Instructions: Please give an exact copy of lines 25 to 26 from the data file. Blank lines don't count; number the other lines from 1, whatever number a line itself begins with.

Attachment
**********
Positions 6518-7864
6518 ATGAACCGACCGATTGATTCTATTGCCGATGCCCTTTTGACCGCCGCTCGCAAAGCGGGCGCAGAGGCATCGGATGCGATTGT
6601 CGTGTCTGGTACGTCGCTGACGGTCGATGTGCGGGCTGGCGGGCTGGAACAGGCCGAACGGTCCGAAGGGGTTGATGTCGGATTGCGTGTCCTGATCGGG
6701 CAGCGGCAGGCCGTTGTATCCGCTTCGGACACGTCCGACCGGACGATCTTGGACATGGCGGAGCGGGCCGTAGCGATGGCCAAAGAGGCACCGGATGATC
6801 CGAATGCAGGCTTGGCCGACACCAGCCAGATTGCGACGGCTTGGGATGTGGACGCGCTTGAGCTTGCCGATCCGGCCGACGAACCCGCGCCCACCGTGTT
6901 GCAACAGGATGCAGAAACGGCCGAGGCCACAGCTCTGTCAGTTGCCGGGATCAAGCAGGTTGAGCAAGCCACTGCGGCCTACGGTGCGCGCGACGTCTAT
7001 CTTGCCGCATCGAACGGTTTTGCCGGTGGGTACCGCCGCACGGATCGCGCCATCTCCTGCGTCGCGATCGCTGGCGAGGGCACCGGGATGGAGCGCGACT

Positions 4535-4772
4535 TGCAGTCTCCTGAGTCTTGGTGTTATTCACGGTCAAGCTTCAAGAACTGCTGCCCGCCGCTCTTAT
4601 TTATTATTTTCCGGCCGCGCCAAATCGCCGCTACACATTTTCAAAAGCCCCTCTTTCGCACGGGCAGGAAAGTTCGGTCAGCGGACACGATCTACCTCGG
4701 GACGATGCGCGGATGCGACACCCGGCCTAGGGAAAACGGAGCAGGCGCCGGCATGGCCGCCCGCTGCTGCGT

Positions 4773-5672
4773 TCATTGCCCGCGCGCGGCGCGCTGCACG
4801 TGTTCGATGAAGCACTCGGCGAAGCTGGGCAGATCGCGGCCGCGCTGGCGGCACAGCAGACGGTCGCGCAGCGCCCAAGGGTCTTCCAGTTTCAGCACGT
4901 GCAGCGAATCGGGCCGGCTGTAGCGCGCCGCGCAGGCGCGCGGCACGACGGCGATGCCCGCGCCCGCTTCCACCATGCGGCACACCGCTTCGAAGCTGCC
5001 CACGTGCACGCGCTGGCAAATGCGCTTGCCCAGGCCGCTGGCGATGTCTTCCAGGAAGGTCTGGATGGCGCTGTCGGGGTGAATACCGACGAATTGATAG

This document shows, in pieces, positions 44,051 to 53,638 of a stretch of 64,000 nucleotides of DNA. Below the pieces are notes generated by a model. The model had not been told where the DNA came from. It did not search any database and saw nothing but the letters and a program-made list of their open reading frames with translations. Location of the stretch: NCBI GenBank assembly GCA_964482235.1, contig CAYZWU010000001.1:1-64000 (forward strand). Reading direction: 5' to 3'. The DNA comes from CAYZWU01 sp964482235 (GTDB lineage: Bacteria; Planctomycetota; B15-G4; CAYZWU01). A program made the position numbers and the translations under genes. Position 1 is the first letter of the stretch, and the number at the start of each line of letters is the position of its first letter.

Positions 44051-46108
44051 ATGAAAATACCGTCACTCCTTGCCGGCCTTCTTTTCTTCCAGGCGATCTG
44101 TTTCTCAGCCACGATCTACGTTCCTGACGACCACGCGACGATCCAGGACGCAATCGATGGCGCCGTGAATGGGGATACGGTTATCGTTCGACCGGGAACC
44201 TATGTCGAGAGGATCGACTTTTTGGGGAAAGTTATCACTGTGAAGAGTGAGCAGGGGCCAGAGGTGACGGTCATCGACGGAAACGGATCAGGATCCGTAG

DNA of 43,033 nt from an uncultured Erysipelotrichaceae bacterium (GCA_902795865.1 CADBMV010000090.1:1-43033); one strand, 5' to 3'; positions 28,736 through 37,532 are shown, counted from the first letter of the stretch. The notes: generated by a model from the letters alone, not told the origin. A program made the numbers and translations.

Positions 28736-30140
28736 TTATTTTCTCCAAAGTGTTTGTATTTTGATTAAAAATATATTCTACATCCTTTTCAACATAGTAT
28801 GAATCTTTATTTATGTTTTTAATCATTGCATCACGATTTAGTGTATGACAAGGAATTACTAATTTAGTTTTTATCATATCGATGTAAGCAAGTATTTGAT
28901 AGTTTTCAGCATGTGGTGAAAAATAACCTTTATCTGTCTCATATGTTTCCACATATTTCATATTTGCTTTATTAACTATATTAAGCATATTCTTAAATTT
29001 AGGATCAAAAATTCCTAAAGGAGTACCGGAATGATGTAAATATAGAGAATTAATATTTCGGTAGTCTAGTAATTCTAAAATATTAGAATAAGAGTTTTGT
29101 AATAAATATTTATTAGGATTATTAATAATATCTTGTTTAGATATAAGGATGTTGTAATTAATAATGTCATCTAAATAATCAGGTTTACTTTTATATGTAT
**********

28801 GAATCTTTATTTATGTTTTTAATCATTGCATCACGATTTAGTGTATGACAAGGAATTACTAATTTAGTTTTTATCATATCGATGTAAGCAAGTATTTGAT
28901 AGTTTTCAGCATGTGGTGAAAAATAACCTTTATCTGTCTCATATGTTTCCACATATTTCATATTTGCTTTATTAACTATATTAAGCATATTCTTAAATTT